Measures of autozygosity in decline: Globalization, urbanization, and its implications for medical genetics

Michael A. Nalls, Javier Simon-Sanchez, J. Raphael Gibbs, Coro Paisan-Ruiz, Jose Tomas Bras, Toshiko Tanaka, Mar Matarin, Sonja Scholz, Charles Weitz, Tamara B. Harris, Luigi Ferrucci, John Hardy, Andrew B. Singleton

Research output: Contribution to journalArticle

Abstract

This research investigates the influence of demographic factors on human genetic sub-structure. In our discovery cohort, we show significant demographic trends for decreasing autozygosity associated with population variation in chronological age. Autozygosity, the genomic signature of consanguinity, is identifiable on a genome-wide level as extended tracts of homozygosity. We identified an average of 28.6 tracts of extended homozygosity greater than 1 Mb in length in a representative population of 809 unrelated North Americans of European descent ranging in chronological age from 19-99 years old. These homozygous tracts made up a population average of 42 Mb of the genome corresponding to 1.6% of the entire genome, with each homozygous tract an average of 1.5 Mb in length. Runs of homozygosity are steadily decreasing in size and frequency as time progresses (linear regression, p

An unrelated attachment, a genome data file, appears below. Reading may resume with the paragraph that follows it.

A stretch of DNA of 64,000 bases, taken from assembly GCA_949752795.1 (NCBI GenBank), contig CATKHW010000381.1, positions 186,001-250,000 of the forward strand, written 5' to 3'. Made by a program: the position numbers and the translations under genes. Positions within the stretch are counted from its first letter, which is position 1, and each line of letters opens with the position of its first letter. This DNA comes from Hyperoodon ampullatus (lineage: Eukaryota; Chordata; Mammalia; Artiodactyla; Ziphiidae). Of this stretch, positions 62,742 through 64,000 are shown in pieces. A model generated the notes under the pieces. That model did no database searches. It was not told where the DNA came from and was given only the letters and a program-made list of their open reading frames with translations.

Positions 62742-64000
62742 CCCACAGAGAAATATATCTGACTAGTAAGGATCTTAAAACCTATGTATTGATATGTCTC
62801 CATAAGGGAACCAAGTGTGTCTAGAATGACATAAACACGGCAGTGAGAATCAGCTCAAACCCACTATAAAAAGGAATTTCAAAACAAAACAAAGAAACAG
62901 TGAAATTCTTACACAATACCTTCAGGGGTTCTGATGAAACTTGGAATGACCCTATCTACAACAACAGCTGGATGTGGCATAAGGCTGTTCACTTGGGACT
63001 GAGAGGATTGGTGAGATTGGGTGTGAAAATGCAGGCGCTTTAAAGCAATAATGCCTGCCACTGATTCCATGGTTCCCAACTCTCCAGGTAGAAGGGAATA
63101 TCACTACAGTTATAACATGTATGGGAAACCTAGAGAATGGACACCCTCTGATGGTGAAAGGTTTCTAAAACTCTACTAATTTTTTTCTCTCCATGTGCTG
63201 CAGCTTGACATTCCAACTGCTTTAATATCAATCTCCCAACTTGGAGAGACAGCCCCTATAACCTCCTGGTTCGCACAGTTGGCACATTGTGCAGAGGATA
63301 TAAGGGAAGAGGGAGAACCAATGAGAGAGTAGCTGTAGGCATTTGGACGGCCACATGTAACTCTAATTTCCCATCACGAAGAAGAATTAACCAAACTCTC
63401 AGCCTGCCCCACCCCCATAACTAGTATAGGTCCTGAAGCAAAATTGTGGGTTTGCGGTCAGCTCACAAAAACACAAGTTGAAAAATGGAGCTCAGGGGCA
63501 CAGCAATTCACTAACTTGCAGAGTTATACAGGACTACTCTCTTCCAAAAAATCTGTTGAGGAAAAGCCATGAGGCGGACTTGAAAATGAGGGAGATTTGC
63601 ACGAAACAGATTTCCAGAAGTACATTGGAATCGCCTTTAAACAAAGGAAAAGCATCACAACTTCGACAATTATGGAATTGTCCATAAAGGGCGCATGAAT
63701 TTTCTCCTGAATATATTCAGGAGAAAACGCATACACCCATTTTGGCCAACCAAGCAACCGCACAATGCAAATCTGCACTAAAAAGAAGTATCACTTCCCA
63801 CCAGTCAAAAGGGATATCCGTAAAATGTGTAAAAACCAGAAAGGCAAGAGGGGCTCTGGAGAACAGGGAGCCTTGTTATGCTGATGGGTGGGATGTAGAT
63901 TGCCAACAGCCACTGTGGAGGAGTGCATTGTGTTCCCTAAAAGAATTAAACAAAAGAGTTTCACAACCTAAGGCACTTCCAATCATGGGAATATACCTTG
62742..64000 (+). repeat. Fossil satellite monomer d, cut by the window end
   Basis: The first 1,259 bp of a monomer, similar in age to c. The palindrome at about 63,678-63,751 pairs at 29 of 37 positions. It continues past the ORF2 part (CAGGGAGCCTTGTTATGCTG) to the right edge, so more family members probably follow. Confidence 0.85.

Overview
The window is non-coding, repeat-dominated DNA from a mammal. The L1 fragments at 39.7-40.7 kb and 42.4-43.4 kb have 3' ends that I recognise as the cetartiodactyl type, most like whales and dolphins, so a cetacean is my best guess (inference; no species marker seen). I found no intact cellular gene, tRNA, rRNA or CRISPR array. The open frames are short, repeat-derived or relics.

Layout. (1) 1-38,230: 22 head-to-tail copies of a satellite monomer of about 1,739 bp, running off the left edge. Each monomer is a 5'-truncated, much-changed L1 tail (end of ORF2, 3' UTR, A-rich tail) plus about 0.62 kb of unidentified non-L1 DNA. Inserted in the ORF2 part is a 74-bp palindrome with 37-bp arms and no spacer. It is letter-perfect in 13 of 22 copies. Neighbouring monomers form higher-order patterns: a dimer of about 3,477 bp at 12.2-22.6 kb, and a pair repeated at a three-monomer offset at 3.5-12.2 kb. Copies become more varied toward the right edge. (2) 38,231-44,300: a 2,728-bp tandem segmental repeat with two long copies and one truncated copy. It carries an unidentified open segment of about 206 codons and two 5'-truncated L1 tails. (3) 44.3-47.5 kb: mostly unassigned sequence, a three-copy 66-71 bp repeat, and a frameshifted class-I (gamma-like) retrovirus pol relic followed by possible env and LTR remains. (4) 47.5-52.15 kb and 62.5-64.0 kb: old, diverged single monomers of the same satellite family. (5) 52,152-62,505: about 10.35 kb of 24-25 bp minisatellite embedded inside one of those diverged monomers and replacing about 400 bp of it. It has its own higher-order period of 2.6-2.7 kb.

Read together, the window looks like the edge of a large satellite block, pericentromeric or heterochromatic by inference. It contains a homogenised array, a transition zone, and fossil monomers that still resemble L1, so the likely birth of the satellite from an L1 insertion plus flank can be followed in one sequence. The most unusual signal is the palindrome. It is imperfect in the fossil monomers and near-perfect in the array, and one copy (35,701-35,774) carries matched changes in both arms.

Original languageEnglish (US)
JournalPLoS Genetics
Volume5
Issue number3
DOIs
StatePublished - Mar 2009
Externally publishedYes

ASJC Scopus subject areas

  • Genetics
  • Molecular Biology
  • Ecology, Evolution, Behavior and Systematics
  • Cancer Research
  • Genetics(clinical)

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    Nalls, M. A., Simon-Sanchez, J., Gibbs, J. R., Paisan-Ruiz, C., Bras, J. T., Tanaka, T., Matarin, M., Scholz, S., Weitz, C., Harris, T. B., Ferrucci, L., Hardy, J., & Singleton, A. B. (2009). Measures of autozygosity in decline: Globalization, urbanization, and its implications for medical genetics. PLoS Genetics, 5(3). https://doi.org/10.1371/journal.pgen.1000415